A patient calls in the middle of your weekend feeling great distress about their experience under your care; what do you tell them? You have a patient who seems to be so unresponsive to care, you feel lost. You are looking for your practice members to take more responsibility for their health, wellness and healing processes. If you have ever encountered any of these experiences, I am about to share with you something so powerful that it will absolutely transform your practice and patients.
The single most important exercise a patient or practice member should do to feel greater safety in his/her body, and take the “charge” off symptoms, consists of turning the attention within. How do we get the patient to trust this innate healing ability enough when feeling stressed or in pain? How do we recognize and promote a greater self-responsibility in care?
We wear our stress response in our bodies as what I call “defense postures.” The structural distortion, tension patterns and subluxations are a testimony to, and physical anchor for, events that overwhelm our body-minds.
Somato Respiratory Integration™ (SRI) exercises (based on my book, The 12 Stages of Healing) are designed to help the brain reconnect with the body and its experience. These exercises reconnect breathing with awareness of the body and its natural rhythms. They help the individual experience his/her body more fully, instantly shift the individual’s state of consciousness to one that supports trust for the body-mind and healing process, as well as promote increased peace and ease.
These exercises appear to consistently reverse the process of defense physiology, spinal distortion and the disconnection that hinders the progression in chiropractic care. They can provide the acute patient with a tool to help dispel fear and encourage trust in the body or his/her experience of the body. The exercises can also be helpful to the practitioner in communicating the brain/body/emotion/stress connection.
Introducing Somato Respiratory Integration™ Exercises: Stage One
This exercise is recommended anytime an individual is overwhelmed by his body, experience or symptom, and also if he feels helpless, fearful of his body, is difficult to adjust, or just needs more internal connection and a greater degree of internal safety. When an area of the spine does not adjust easily, or has recurring defense patterns, this exercise can be performed as a means of developing connection in the region directly anterior to the spinal tension pattern. It can be magical in its result.
Lie on your back or be seated. Touch your upper chest at the top of the ribs with both hands, palms facing downward, and breathe slowly and gently in through your nose and out through your mouth. Inhale just deeply enough to feel your breath meet the rhythm of your chest rising. Exhale just enough to feel the rhythm of your chest falling. Localize the area of motion and breath to just the zone under your hands. Do not allow other areas of the body to recruit motion. Repeat this process for a few respiration cycles. Now, do the same exercise with your hands placed at the bottom of your breastbone and breathe the same way. Then place your hands on your abdomen (near your navel) and repeat. Remember to breathe gently just into the area where your hands are placed.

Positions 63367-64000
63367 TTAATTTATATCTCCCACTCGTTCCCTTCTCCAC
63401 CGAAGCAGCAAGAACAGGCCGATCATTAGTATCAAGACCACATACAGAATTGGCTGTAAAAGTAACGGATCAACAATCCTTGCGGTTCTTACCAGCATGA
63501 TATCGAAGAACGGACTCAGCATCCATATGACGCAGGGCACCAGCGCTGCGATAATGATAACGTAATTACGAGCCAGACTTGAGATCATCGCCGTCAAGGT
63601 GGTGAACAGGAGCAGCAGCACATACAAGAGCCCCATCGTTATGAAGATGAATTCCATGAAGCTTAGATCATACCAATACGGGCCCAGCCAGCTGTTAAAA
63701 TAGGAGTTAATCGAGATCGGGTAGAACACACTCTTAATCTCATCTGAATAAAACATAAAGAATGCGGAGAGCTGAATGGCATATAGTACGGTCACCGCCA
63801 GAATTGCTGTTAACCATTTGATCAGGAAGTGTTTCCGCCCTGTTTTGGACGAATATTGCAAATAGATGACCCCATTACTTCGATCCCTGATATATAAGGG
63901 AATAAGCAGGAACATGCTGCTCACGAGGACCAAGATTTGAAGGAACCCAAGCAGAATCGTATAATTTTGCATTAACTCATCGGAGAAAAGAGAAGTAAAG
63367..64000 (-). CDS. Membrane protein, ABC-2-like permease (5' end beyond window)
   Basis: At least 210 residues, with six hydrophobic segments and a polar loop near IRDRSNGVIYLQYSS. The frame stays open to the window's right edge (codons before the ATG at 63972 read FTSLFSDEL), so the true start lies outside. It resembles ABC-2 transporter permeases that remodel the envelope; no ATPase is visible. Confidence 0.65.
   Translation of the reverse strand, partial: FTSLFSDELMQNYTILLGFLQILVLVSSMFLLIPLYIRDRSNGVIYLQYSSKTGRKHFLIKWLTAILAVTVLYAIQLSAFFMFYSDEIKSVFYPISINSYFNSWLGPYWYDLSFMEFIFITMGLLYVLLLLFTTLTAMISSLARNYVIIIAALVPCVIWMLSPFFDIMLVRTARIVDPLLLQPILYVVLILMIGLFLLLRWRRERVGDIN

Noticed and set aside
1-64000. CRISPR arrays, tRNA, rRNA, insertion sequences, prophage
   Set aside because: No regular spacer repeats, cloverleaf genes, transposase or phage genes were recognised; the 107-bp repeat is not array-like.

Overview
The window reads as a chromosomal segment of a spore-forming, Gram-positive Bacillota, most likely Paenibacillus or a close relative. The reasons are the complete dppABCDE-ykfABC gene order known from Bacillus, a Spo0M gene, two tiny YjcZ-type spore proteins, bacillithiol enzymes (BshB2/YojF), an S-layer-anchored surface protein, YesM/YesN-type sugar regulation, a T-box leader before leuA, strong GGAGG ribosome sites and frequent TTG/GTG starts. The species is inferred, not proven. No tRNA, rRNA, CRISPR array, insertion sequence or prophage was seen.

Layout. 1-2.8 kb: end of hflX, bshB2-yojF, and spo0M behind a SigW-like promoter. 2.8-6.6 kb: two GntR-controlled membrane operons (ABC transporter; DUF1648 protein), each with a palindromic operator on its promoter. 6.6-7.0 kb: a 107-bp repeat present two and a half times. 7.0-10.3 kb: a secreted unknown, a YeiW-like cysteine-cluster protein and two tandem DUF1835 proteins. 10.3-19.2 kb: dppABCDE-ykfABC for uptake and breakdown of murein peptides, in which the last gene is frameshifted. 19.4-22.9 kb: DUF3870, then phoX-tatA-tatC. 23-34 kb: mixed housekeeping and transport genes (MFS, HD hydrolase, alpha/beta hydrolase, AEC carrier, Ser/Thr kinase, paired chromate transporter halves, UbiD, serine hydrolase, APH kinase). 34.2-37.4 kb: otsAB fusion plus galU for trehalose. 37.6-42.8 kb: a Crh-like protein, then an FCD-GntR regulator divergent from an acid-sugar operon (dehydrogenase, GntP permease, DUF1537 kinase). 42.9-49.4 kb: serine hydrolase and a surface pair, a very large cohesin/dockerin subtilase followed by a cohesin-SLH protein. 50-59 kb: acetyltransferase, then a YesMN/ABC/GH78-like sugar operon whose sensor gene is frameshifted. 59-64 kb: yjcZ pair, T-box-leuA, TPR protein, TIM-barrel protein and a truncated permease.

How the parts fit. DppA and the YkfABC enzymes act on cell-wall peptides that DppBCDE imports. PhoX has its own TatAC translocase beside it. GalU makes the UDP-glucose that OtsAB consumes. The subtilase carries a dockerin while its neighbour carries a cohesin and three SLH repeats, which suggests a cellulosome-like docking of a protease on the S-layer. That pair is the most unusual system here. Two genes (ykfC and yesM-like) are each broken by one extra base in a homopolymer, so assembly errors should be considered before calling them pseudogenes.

If this exercise is very difficult to do in one of these regions, move to a different region that feels more comfortable and at which you can focus the breath and movement with greater ease. Let the peace you experience there spread to the region where you felt discomfort. Once the individual has found the “connection” in peace and can focus the breath and motion into just that area, then the practice member can alternate between this area and the area of distress. When he holds the area of distress, he should attempt to get breath as close to that area of the body as possible and moan or make the sound of that area—the sound that area would want to make if it could speak. This technique requires the brain to hook up to the area again.
After the sound is made in this area (no more than 30 seconds on this area of distress), have the practice member bring both hands back to the area of connection or peace of the SRI Stage One exercise. At this point have the practice member sigh or make a sound of peace, ease, or relief at this area. Alternate between the area of connection or peace and distress for a few minutes (usually up to 10 minutes). Notice if there is more comfort, or if the practice member has greater wellness, or if the sounds between both areas seem to merge.
This is actually only the first of twelve exercises encompassed within the SRI exercises. Each of the exercises in a series of twelve represents a unique state of awareness and different somatic-respiratory rhythm. As an individual advances in his/her own healing journey, there are exercises to support that growth and development. For those seeking evolutionary strategies for the future of their practices, look no further; Somato Respiratory Integration™ exercises lie waiting to serve you.